These symbols, similes, metaphors, clever turns-of-phrase, speak to us in a way that straightforward prose isn’t designed to — they speak straight to that wistful, intangible part of ourselves that weeps at the sound of an orchestral swell, or gets goosebumps at the sight of a Pre-Raphaelite painting. This type of writing may not get us to point B without travelling to M and X and Z first, but we need this type of Art just as much as we need an outlet for escape into wondrous worlds. The function of this beauty is to take us out of the realm of everyday language, and to remind us of the mind-blowing power of fine words.
My fear is that too many writers, genre or otherwise, are forced to sacrifice beauty for productivity. Publishing is a competitive business; there are more writers, more editors, more stories out there than a whole world of readers can possibly get to know in one lifetime. People aren’t paid sufficiently for art, they are paid for product. Churn out a series of shit books about sparkly vampires and you’ll likely be able to buy ten houses to fill with Morris’ beautiful things; but write a dozen near-perfect award-winning stories in a decade (á la Ted Chiang) and you’ll probably spend more time working in a carpeted grey office cubicle than you will be surrounded by Arts & Crafts treasures. (But a particular shade of grey can offer a neutral backdrop upon which many fine writers, often masquerading as office clerks, have hung colourful daydreams. And come nightfall these reveries are transformed into awesome books…)
The Romantic in me wishes writers could survive on beauty alone. The writer in me not only wants but needs to be inspired and encouraged by fine literary art, by the perpetual magic of words. The pragmatist in me would love it if we were able to find a balance between commercial success and artistry, productivity and grandeur. Hmmmm…. Beauty and financial stability… What could be more useful than that?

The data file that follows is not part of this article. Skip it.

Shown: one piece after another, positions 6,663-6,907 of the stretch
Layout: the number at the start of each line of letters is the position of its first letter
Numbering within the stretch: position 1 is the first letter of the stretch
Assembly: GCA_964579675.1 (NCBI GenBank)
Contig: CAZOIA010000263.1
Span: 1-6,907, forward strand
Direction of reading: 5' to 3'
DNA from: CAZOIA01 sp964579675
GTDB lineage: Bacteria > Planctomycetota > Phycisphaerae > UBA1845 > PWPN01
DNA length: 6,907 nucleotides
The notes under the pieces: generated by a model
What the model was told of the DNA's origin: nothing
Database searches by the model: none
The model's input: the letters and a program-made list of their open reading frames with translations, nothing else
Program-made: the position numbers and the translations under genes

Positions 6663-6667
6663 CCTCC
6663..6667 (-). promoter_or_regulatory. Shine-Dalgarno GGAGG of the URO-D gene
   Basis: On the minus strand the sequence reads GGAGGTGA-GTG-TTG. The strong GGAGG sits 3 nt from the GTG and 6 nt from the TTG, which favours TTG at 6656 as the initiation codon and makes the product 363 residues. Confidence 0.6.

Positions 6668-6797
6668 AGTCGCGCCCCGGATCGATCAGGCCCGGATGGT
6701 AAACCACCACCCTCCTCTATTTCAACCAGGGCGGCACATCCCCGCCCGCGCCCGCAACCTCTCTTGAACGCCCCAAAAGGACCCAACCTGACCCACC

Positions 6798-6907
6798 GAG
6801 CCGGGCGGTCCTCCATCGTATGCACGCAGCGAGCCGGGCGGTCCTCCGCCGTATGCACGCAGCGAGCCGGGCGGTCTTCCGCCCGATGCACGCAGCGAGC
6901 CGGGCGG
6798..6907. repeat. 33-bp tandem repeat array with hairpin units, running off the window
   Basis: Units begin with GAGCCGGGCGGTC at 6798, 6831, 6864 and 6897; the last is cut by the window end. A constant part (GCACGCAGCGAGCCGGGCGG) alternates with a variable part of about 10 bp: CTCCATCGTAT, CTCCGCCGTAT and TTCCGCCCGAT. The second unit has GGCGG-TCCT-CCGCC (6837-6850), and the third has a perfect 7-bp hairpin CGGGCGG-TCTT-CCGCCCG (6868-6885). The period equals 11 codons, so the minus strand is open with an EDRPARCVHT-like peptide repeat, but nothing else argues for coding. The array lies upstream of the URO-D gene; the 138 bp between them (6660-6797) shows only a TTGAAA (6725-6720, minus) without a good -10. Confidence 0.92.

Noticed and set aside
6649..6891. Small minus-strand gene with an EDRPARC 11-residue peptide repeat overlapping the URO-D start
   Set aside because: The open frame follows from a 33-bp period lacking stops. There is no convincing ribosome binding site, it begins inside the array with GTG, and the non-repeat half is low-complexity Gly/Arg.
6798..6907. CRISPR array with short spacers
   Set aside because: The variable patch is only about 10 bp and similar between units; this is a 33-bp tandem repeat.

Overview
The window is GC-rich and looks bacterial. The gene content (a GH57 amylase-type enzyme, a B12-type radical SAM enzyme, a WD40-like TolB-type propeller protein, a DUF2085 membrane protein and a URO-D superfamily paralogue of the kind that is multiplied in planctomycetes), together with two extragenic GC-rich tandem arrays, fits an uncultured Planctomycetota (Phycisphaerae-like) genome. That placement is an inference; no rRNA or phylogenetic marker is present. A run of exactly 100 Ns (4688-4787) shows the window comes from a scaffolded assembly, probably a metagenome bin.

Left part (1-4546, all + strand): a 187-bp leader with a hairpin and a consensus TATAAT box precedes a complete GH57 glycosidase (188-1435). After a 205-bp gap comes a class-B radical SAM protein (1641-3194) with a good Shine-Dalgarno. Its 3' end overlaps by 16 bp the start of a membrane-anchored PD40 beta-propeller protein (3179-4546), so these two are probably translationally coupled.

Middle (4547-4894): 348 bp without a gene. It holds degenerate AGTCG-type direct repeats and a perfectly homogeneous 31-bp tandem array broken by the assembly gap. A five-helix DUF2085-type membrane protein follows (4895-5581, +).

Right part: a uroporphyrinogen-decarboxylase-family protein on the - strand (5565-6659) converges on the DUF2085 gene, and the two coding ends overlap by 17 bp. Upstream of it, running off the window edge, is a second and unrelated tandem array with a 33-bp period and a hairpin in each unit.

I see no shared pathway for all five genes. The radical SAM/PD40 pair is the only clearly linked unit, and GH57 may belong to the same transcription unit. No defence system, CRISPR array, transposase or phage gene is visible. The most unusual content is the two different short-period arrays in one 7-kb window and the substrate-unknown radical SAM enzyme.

So far, so good Corpse-Rat lovers, and yes I know how bad that sounds, but think of the fun that’s going to cause on the search engines 🙂

It’s been one hell of a disrupted weekend: on Friday we moved the Teen Family into their new digs across town, and on Saturday morning moved our son back after a split-up that can only be described as ‘messy’, although ‘used and betrayed’ also springs to mind. Much comfort and support has been offered, and much future will now hopefully be grasped with both hands.

But amongst it all, I’ve managed to get some keyboard time, and as always seems to be the case when I push the writing processes a little harder than they might be ready for, subplots have revealed themselves with startling regularity. One of the hard parts of writing a sequel– a task I’ve only attempted with the Father Muerte short stories– is trying to creating the core of what made the original work without repeating yourself in either action, theme, or consequence. Unless, of course, you’re Piers Anthony, in which case, only the names have been changed to protect the gullible….

But progress it does, and in a way that’s keeping me entertained. Let’s hope that continues. For at least another 89 000 words, anyway…



You know how it is when you’re all prepared to spend a month writing 50 000 words of a novel, and you have a cool title and a kinda-sorta-as-much-as-you-ever-have idea of, if not how the whole thing is going to go, well, at least kinda-sorta-as-much-as-you-ever-have how the thing is going to start, right?

And you know how you wake up on day one of the month, knowing you need to write at least 1667 words of this idea today, and back that up tomorrow, and the day after and so on, and the little man who lives at the back of your mind shows up in his coat and hat, carrying a suitcase, and posts a sticky note on the back of your eyes that says simply “Fuck you, buddy, you’re on your own.”?


Goodbye The Sin-Eater’s Lonely Children. Hello Corpse-Rat King: Rising Dead.

I wasn’t going to write a sequel. I really wasn’t. But, you know, I got me an agent, and I had the idea kicking about, and it escalates really nicely from the first book…..

Nanowrimo day one:

1836 / 50000 (3.67%)